Last time we explored the phenomenon of Girl-Child Prostitutes (read WeekendPost dated 7 Jan 2017). In these series we venture into the genesis, evolution, and justification of the trade in African Countries (Part 1) and vulnerability of the trade called prostitution (Part 2). We shall also discuss the protection our law affords to prostitutes from various forms of abuse which they suffer at the hands of men and, ironically, from other women as well .In the process we shall also map a way forward (Part 2).
BUT WHAT IS A PROSTITUTE AND DOES THIS TRADE HAVE A MORAL AND OR LEGAL JUSTIFICATION?
Due to the influence of patriarchy, in almost all locations this concept has a bias towards one sex. It therefore refers to ‘ladies of the night’ –not witches, of course, but women who have commercialized their private anatomy. It is quite strange indeed, but not surprising in this male-dominated society, that we also have some males who have transformed their private anatomy into commodities, yet they are not branded as such. And this becomes a gender related Human Rights issue (unfair discrimination).
In most jurisdictions this practice is regarded both immoral and illegal. Because of the associated stigma and illegality of this trade, it is normally connected with and flourishes at night in beer-hallsgardens, shebeens or any other dark spot but nowadays, even in the heart of noon.
Contrary to the myth that these people come from poor backgrounds, research has shown that even well-to –do women and children who hail from stinking rich families are also peddling their flesh. Many reasons account for this: sexual adventurism; frustration in marriages and the attendant high rate of divorces; poverty; the drive towards freedom or Human Rights; peer influence and demonic inspiration, among other causes.
THE GLOBAL EVOLUTION OF PROSTITUTION The rise of the internet has made prostitution much easier and more accessible to the masses than was the case yesterday. Previously this trade required direct interaction between the sex-worker and the client .This often involved prostitutes standing in a public location waiting for someone to approach and solicit them for sex .Alternatively ,a group of prostitutes might congregate in a single building ,called a brothel ,to which clients would converge.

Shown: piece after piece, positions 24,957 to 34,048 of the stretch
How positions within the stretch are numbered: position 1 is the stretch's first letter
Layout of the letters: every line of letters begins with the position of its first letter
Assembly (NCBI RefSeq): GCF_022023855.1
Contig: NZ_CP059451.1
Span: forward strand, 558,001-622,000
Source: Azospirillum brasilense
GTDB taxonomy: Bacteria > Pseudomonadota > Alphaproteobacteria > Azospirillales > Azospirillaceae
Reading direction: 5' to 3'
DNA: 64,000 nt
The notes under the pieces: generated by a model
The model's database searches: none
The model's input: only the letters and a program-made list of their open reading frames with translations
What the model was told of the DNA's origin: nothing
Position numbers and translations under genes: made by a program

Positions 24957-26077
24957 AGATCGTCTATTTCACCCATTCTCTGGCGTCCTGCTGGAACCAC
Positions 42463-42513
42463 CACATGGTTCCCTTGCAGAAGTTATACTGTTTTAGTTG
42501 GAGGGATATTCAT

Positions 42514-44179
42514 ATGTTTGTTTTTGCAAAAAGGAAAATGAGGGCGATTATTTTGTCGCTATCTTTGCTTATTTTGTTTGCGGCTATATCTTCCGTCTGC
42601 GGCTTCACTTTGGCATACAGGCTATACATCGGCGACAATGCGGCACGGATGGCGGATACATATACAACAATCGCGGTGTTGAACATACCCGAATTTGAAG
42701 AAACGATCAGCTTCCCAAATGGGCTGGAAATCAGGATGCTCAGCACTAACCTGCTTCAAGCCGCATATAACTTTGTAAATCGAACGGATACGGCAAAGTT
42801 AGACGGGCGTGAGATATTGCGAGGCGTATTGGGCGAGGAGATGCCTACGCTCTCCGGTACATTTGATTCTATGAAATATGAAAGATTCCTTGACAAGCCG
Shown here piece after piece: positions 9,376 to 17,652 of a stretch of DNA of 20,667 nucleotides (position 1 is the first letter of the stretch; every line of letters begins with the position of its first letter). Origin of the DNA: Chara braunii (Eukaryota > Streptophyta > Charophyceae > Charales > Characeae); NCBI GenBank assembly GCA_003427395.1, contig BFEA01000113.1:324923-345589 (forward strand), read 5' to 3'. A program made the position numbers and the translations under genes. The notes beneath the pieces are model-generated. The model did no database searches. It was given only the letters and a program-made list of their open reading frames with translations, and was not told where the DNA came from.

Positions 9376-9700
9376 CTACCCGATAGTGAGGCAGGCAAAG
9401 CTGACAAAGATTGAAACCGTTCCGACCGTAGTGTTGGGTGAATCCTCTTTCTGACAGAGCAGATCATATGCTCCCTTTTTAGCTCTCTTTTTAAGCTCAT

These conditions were difficult for sex workers to participate in given the relatively public nature of the solicitation and the reluctance of clients to engage them for fear of the legal consequences .Indeed these methods were relatively easy for police to monitor and for legislators to outlaw. The internet, on the other hand, allowed anyone with an internet connection to offer sex services almost anonymously, screen potential prostitutesclients, and avoid law enforcement agents.
It has led to an explosion in the sex trade, a vice that lawmakers have struggled to regulate. This has also been exacerbated by internet pornography—-sex boom. As can be deduced, the internet has not only changed prostitutes’ modus operandi but also made these methods more sophisticated.
THE GENESIS AND EVOLUTION OF PROSTITUTION IN AFRICA: Most Afro-centric historians are blaming capitalism, colonialism, urbanization and or Westernization for all African evils, adding that the concept ‘prostitution’ itself is a foreign one as it negates our culture. The evil of prostitution, goes the argument, was introduced into Africa by Westernization ,in general, and now Americanization, in particular, which is being exported everywhere, while masquerading under the guise of globalization.
In his book ‘Things Fall Apart ‘, Chinua Achebe unveils this development (erosion of the African way of life) and asserts that, as a result, people are ‘No Longer At Ease’. Urbanization meant husbands had to or were forced by colonialism to go into towns to commercialize their labour power while wives remained in the rural areas minding homes. But these husbands are only human and had to respond to the calls of nature-sex. And prostitution became a necessity.